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  • Profile picture of the author TDogger
    When you are dealing with a service, PayPal will not back you up. It doesn't matter if you have a contract. PayPal may ask you for a copy of the contract and any invoices and then will say that both can be forged.

    I once had a payment from a client withdrawn because the payment was supposedly not authorized. I received a message asking me to respond and provide documentation. I did do so and the instant that I hit the submit button my claim was automatically denied. It was not possible for anyone at PayPal to even read my response. I called PayPal and was told that any documentation I submitted could have been forged, plus I was told that they do not support rebuttals for services. The kicker in all of this was that the client denied that they made the claim with PayPal and instead wrote me a check.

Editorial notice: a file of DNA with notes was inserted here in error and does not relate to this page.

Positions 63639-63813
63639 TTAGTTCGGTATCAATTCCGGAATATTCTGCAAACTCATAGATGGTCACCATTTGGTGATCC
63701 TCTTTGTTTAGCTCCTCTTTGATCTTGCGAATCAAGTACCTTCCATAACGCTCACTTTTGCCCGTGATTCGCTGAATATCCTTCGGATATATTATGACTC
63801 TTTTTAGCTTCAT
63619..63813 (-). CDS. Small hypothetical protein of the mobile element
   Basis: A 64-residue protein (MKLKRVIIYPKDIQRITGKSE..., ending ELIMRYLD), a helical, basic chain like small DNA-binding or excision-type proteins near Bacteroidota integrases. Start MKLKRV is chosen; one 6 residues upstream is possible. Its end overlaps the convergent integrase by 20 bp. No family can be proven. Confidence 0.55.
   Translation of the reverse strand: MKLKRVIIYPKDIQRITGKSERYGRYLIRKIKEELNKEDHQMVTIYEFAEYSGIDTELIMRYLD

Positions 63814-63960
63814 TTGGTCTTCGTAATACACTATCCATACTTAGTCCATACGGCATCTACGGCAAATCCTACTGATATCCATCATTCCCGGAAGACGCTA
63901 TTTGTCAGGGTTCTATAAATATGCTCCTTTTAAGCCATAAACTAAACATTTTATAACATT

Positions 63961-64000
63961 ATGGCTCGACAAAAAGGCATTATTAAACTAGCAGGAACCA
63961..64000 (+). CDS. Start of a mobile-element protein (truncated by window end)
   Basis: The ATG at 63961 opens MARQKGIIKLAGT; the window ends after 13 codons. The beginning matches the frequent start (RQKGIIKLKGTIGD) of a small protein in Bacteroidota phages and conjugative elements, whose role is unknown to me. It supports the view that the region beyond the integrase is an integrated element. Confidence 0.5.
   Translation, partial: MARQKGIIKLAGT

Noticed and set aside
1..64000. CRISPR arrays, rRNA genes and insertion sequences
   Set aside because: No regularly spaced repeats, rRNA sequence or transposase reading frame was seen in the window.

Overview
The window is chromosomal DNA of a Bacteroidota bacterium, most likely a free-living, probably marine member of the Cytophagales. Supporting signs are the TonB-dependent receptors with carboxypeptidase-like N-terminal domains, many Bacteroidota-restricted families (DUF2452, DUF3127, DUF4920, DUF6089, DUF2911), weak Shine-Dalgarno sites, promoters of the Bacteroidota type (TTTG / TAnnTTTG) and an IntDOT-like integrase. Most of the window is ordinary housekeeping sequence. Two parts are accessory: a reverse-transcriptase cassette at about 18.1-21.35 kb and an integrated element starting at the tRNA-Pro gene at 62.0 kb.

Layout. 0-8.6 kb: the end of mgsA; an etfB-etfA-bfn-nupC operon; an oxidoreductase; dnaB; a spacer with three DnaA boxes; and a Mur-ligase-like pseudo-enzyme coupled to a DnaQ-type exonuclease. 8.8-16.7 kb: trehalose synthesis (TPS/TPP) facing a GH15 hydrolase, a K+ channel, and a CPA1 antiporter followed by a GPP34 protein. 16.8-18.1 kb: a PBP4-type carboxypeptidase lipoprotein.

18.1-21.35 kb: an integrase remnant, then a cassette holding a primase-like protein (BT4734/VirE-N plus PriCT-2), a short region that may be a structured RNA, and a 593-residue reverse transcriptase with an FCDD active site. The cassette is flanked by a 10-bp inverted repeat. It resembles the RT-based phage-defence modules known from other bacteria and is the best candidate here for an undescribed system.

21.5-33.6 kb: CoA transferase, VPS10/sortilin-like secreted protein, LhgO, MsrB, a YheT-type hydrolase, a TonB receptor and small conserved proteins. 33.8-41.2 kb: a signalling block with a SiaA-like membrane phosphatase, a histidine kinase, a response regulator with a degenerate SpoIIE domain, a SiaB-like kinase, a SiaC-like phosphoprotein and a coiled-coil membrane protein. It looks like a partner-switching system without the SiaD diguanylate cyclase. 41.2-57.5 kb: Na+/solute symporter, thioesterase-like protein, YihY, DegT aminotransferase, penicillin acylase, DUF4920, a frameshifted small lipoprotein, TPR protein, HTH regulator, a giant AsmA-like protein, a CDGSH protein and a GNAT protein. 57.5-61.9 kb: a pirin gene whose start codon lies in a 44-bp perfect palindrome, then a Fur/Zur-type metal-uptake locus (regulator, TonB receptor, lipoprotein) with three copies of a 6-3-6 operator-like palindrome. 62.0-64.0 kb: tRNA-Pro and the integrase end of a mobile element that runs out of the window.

You might want to offer to refund half of the client's payment to settle the matter. When it comes to SEO services, PayPal is likely to refund all of the client's money regardless of what proof you provide.
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    • Profile picture of the author osail
      Originally Posted by TDogger View Post

      When you are dealing with a service, PayPal will not back you up. It doesn't matter if you have a contract. PayPal may ask you for a copy of the contract and any invoices and then will say that both can be forged.